- Obama takes aim at ‘corporate deserters’
- Dick’s Sporting Goods lays off 478 PGA golf pros
- Senators: Cease-fire must allow Israel to defend against rockets, tunnels
- Sierra Leone doctor fighting Ebola catches disease
- Iraq welcomes Russian fighter jets, helicopter gunships into ISIL fight
- John McCain laments: Obama’s ‘self-pity … is really kind of sad’
- GOP offer to fix VA gives $10 billion in emergency funds
- Paul Ryan offers to repair U.S. economic safety net with a single grant stream
- Kim Jong-un builds bond with Putin: $250M Russia-backed addition to key port opens
- Pope Francis meets Meriam Ibrahim, a Sudanese woman sentenced to death
Question of the Day
Vets group chief dies of heart attack
Family spokeswoman Nicole Ward said Mr. Radcliff died of heart attack Saturday at Marina del Rey Hospital.
Mr. Radcliff was a tireless worker for U.S. Vets, which helps thousands of veterans and their families find jobs, homes and counseling. The group recently broke ground on a $35 million affordable-housing complex for low-income vets in Los Angeles.
Mr. Radcliff joined the group in 1997 after his own struggle with substance abuse and homelessness.
He played guitar and went on tour with Stevie Wonder in the 1980s. He most recently played with a veterans band called Living Proof.
Testing for spill kill effort delayed
NEW ORLEANS | BP said engineers have delayed until Tuesday a test on whether it can begin pumping mud into the blown-out Gulf of Mexico well in hopes of choking it off for good.
The company said Monday the test was pushed back a day after a small leak was discovered in the hydraulic control system.
The test will last several hours. It involves probing the broken blowout preventer with an oil-like liquid to decide if it can handle the so-called “static kill” process.
If the test is successful, the company plans to start slowly pumping the heavy mud down the well as early as Tuesday.
BP engineers said the static kill may permanently plug the well, but they may not know for sure until they finish a relief well in another week or so.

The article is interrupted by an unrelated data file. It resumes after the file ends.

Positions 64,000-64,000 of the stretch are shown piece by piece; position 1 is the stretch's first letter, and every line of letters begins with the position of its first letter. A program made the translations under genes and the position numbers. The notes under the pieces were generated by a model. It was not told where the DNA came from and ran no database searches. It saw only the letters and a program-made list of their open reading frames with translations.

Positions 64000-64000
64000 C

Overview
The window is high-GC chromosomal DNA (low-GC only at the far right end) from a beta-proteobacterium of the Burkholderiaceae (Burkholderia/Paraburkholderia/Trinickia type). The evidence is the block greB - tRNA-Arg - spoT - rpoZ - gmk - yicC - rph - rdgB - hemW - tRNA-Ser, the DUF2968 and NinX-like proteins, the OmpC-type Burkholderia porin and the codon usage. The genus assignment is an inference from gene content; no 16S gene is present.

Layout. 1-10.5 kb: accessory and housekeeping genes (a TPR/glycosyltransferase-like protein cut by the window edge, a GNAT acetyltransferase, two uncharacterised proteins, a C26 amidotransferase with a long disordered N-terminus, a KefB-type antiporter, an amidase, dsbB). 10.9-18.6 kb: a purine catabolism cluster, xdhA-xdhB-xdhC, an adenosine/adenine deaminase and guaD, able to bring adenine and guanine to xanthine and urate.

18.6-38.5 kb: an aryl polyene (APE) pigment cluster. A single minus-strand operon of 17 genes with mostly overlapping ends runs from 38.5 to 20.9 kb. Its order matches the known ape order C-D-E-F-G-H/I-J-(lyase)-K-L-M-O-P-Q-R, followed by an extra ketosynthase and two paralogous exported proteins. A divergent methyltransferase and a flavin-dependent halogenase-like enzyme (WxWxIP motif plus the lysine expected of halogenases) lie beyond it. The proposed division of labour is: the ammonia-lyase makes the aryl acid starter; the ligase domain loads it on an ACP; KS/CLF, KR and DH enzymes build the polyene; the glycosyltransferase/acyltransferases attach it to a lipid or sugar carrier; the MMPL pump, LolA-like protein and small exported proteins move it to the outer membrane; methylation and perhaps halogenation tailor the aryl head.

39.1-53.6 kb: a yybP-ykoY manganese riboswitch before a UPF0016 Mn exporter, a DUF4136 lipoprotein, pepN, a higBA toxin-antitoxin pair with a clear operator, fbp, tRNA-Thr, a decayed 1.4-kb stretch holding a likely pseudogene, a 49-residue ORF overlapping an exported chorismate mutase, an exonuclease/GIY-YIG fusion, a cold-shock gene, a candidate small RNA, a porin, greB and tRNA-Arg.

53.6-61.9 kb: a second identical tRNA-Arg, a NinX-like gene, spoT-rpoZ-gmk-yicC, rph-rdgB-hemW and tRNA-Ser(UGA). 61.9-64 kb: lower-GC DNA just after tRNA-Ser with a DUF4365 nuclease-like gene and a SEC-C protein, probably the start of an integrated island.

NASA scrambles to fix space station
CAPE CANAVERAL | NASA is scrambling to come up with a repair plan for a serious malfunction that’s knocked out half of the cooling system on the International Space Station.
Engineering teams have been working nonstop since one of two cooling loops shut down Saturday night. A pump that drives ammonia coolant through the lines on the right side of the space station has failed.
Astronauts Douglas Wheelock and Tracy Caldwell Dyson will venture out Thursday to replace the pump. A second spacewalk will be needed to finish the job, probably Sunday.
NASA says the six residents are safe and the outpost is stable. But lots of equipment remains shut off to prevent overheating.
Landmark auto-repair bill doesn’t pass
BOSTON | A bill that supporters say would allow Massachusetts consumers to get vehicles fixed at a wider range of repair shops has failed to gain approval.
The legislation, called the “Right to Repair” bill, was passed by the Massachusetts Senate in July, but it never came up for a House vote before the legislative session ended Saturday.
The bill would have required auto dealerships to sell codes, tools and information needed to repair cars to independent auto dealerships and vehicle owners.
Independent repair shops says they need the information to repair many cars. Opponents argue that the proprietary information would end up in the hands of companies that make generic parts.
Massachusetts would have become the first state to pass such a measure.
Pastor returns after gay report
MINNEAPOLIS | A Lutheran pastor who opposes homosexuals being allowed to lead congregations said he is attracted to men, but said he’s not a hypocrite because he never acted on his urges.